While filing a lawsuit is possible, determining liability and proving negligence can be very difficult to do. This is especially true if an airplane crash investigation has not yet been completed, and the cause of the crash has yet to be determined. Further, because there may be more than one party liable, knowing exactly against whom to file a claim can be confusing. For example, consider an instance where a plane’s engine fails, and the plane crashes, leading to passenger injuries or death. When this is the case, those who may potentially be held liable include, but are not limited to:
- The manufacturer of the engine, if the plaintiff can prove that the engine was defectively designed or defectively manufactured;
- The airline company, if the engine would not have failed but for the company’s failure to perform necessary maintenance;
- A repair or maintenance company, if repair/maintenance was ordered but was improperly performed;
- The pilot, if upon the engine failure, the pilot acted with negligence by failing to take action that could have resulted in the plane’s safe landing; or/and
- The airline company, if the pilot is to blame for the crash and the pilot is the employee of the company, who will assume liability for the pilot’s actions based on the employee-employer relationship.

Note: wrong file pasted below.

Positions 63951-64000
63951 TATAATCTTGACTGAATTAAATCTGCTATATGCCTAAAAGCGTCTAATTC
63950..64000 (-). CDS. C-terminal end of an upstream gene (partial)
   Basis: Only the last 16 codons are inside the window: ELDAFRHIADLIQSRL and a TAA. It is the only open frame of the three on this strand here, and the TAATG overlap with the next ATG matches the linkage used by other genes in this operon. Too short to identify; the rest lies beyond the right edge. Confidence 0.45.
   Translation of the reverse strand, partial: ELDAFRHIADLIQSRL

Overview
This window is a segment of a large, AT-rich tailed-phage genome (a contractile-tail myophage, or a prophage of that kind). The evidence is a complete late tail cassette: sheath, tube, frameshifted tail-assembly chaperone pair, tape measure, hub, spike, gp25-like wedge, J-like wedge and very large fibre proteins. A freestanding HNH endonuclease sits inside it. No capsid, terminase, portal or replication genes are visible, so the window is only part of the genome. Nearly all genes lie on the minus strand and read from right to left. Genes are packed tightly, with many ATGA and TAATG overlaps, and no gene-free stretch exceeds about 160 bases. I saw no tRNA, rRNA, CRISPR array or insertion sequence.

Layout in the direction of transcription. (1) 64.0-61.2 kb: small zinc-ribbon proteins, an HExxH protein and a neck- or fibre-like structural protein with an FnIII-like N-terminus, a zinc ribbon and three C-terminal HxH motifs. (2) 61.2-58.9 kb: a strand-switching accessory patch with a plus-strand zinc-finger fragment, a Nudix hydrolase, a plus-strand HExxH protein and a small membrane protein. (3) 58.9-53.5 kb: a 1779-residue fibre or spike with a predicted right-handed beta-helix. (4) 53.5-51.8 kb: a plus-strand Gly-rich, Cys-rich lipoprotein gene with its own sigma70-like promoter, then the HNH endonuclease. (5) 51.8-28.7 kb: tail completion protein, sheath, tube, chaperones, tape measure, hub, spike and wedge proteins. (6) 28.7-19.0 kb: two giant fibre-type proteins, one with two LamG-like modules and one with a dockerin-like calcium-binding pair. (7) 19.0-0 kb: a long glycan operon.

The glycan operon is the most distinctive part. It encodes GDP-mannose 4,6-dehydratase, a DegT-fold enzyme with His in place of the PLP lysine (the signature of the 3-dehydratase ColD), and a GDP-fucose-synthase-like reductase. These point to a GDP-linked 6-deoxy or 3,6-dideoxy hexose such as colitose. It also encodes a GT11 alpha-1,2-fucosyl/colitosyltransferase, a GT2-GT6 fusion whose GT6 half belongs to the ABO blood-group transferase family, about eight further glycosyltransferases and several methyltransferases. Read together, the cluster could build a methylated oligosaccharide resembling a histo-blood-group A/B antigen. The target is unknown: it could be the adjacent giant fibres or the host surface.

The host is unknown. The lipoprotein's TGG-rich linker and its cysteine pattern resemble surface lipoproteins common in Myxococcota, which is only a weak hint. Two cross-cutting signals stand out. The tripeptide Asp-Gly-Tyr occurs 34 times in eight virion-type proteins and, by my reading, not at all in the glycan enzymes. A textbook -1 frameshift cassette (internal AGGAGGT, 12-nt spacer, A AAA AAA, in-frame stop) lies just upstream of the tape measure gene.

If, as the plaintiff, you can prove negligence and liability, you will have the right to recover damages for your losses. Some of the damages that may be available in your claim include, but are not limited to, compensation for:
- Loss of companionship, guidance, and consortium. If you lost a loved one in a plane crash that would not have occurred but for negligence, you may be able to recover compensation for the loss of companionship, guidance, and consortium of the deceased.
- Loss of earning capacity, wages, and benefits. Whether you are injured yourself and are unable to work, or you are filing your claim because you have lost a family member, you have the right to seek economic damages for the loss of earning capacity, wages, or other monetary benefits that you would have received but for your injury or loss of your (income earning) loved one.
- Medical bills, funeral, and burial expenses. Treating injuries sustained in an airplane crash can be very expensive, as can the funeral or burial expenses associated with the death of a loved one. You have the right to seek compensation for all of these losses in an airplane crash lawsuit.
- Pain, suffering, and emotional anguish. The losses sustained in a plane crash are not always purely economic or physical in nature; they can often be psychological or emotional as well. Compensation is available for noneconomic losses, and you have the right to seek damages that are reflective of the monetary value of your pain, suffering, and emotional anguish and psychological harm.
There are many legal considerations to keep in mind when filing a lawsuit after a Sacramento airplane crash, including the statute of limitations. The statute of limitations is the time limit that you have for bringing forth a claim against a defendant. The specific statute that applies in your case will vary depending upon against whom you are filing suit.